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By Furkan Ahmed

A Public Interest Litigation (PIL) has been filed in the Delhi High Court, before the Chief Justice Rajendra Menon and Justice Anup J Bhambhani on April 17, 2019 seeking directions to the Delhi government to make the fast track court as permanent scheme replacing the current status of ad hoc scheme.

Acting on the plea, the Court issued notice to the respondents—Registrar of Delhi High Court and Delhi government. The context of the present petition goes back to a judgement of Brij Mohan Lal v. Union of India, (2012) 6 SCC 502, delivered in the Supreme Court wherein the Court asked the Delhi government to either wind up the Fast Track Court scheme or make it permanent. However, the Delhi government since after the judgment, has been extending the Fast Track Court scheme year after year as on ad hoc basis neglecting the order of the apex court.

The Historical background of the Fast Track Court could be traced back to 11th Finance Commission which guided the Union Government to sanction all the states a total sum of 502.90 Crores as “special problem and upgradation grant” to set up 1734 Fast Track Courts to deal with already pendency of 2.2 crores cases overall in the country for a period of five years. The scheme lapsed on March 31, 2005. However, in a meeting with all chief ministers held at Vigyan Bhawan in 2005 at Delhi; it was decided that the scheme to be continued for a further period of five years till Mar 31, 2011 and accordingly, the budget would be sanctioned by the Union of India. The Union of India after the lapse of scheme of Fast Track Court on March 31, 2011 stopped the funding to the Fast Track Courts as the previously declared before the Hon’ble Supreme Court. The Supreme Court in its judgement in the matter of Brij Mohan Lal v. Union of India, (2012) 6 SCC 502 gave the direction to Delhi government to either scrap the Fast Track Court scheme or make them permanent. However, the Delhi Government since then, has been extending the scheme on ad hoc basis over year after year. The Registrar of Delhi High Court has written several letters to the Delhi Government asking them to make the status of Fast Track Court as permanent but no action has been taken by the Government. Due to non-compliance of the direction of Supreme Court in Brij Mohan Lal along with the huge amount of the lag in dealing with the pending cases led petitioner to file this petition.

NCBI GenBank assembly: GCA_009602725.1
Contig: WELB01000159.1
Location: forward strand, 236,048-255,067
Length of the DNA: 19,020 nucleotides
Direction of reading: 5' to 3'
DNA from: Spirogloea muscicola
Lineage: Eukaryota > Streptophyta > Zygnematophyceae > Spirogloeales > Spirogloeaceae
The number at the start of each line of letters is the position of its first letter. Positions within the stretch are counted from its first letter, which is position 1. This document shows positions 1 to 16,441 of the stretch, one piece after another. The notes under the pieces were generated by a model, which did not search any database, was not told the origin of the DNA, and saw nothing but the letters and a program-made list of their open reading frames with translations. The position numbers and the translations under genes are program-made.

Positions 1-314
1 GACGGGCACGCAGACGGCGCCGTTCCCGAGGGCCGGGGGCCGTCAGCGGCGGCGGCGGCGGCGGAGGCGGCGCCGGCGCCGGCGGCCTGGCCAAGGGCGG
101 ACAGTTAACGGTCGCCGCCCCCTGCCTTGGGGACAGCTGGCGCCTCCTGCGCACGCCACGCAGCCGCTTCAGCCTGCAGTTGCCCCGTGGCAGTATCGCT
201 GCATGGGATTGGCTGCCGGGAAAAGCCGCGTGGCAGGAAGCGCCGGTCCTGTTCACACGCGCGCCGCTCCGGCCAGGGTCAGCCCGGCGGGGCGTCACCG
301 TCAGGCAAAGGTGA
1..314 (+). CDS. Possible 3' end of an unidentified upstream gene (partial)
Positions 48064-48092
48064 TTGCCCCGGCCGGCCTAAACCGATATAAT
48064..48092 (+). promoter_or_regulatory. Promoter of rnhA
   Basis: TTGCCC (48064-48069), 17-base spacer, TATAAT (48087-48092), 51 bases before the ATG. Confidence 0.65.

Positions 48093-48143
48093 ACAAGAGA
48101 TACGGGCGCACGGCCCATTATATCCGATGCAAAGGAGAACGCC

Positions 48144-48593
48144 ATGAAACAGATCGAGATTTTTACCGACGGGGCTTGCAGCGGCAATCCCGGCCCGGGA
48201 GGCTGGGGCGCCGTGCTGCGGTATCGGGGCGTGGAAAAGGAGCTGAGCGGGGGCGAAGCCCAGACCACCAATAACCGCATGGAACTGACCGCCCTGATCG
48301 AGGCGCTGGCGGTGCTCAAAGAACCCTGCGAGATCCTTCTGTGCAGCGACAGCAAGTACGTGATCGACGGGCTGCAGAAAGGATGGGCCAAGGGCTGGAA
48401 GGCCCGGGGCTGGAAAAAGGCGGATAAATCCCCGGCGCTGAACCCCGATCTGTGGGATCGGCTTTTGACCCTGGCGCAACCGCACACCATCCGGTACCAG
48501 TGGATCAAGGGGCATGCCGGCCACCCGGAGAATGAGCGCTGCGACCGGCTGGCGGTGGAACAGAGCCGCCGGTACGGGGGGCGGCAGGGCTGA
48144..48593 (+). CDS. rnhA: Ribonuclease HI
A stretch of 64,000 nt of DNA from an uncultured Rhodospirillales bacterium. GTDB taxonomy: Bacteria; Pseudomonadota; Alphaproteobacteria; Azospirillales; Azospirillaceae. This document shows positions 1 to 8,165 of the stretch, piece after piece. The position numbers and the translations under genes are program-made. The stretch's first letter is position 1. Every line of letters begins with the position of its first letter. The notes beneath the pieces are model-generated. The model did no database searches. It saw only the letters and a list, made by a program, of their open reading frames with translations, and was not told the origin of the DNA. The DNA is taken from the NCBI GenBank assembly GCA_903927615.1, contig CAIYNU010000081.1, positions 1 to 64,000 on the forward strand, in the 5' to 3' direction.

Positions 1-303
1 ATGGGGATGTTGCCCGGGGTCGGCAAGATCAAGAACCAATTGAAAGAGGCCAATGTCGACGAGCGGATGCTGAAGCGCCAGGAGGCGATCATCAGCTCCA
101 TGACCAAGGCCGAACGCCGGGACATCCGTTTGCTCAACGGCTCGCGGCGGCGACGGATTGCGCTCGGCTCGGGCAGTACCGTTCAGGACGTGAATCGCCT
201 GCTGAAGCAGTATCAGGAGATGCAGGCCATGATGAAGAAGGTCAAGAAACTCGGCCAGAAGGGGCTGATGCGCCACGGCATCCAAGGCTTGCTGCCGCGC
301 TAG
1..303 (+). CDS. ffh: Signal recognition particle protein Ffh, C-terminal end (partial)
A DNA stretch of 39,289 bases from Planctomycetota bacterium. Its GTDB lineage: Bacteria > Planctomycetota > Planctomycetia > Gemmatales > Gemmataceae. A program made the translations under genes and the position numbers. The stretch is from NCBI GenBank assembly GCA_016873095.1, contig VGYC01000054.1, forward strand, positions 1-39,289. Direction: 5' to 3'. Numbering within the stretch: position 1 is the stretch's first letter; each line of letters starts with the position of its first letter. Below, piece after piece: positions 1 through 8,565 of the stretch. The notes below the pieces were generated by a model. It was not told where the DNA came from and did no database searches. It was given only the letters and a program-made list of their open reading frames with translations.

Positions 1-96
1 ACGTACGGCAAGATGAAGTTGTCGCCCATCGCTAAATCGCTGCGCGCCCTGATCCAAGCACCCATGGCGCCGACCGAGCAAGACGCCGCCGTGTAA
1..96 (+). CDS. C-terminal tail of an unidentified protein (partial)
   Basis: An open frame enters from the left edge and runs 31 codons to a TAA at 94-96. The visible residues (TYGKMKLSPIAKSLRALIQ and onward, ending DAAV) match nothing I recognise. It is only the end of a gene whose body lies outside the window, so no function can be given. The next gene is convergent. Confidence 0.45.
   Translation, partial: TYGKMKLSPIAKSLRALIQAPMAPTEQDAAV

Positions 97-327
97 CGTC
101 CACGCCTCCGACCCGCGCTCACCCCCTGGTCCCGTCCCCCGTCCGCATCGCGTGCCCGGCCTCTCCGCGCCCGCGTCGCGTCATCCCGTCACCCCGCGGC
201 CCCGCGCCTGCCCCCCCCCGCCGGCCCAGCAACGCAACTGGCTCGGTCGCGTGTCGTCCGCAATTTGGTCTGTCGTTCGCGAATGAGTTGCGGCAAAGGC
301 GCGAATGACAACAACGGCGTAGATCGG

The Petitioner taking the arithmetical support of the existing data available on the E-court websites put the argument in his favour. The data reveals that there is shortage of 201 judges in Delhi Judiciary Services and 16 judges in the Delhi Higher Judiciary Services. A total number of approximately 9 lakh cases are pending in the various Delhi District Courts. The data also went on to support that Per Judge Pendency of cases stands to 2279 in Delhi Judiciary Services while Delhi Higher Judiciary has 723. Though, the ideal Per Judge Pendency should be 500 cases as according to a report given by a panel of three Chief Justices in 2004. Further, the petitioner provided a data of average monthly institution and Average Monthly Disposal of cases, the average monthly disposal is 53007 against the admitted and instituted case of 59853. These data are speaking the current status of Delhi Judiciary which is moving slow and the current rate of disposal would keep on creating the pile of cases over the period of time.

The Petitioner finally presented a data on crimes against women which has been a matter of great concern in a city like Delhi from last couple of years. The Petitioner presented the data of crime against women wherein he showed that there are 6000 cases of POCSO and 3000 cases of rape are pending. Delhi Government kept on reiterating the point of providing the fast track courts for trial on crime against women. The recent amendment in the Code of Criminal Procedure, 1973 adds “an offence under sections 376, 376A, 376AB, 376B, 376C, 376D, 376DA, 376DB or 376E of the Indian Penal Code shall be completed within two months”. Without intervention of the Fast Track Courts, the task of fulfilling the provision of Crpc sounds more like a mammoth task.

Speedy trial has always been an issue which the apex court has reiterated to be given priority by the state. One of the judgement by Justice Swatanter Kumar and Justice Fakkir Mohammed Ibrahim Kalifulla mentioned: “We issue directions in light of the provisions contained in section 231 (evidence for prosecution) read along with section 309 (power to postpone or adjourn proceedings) of CrPC for the trial court to strictly adhere to the procedure prescribed therein, in order to ensure speedy trial of cases.” It further reads “And also rule out the possibility of any maneuvering taking place by granting undue long adjournments for mere asking”.

The next hearing of the matter is May 17, 2019.

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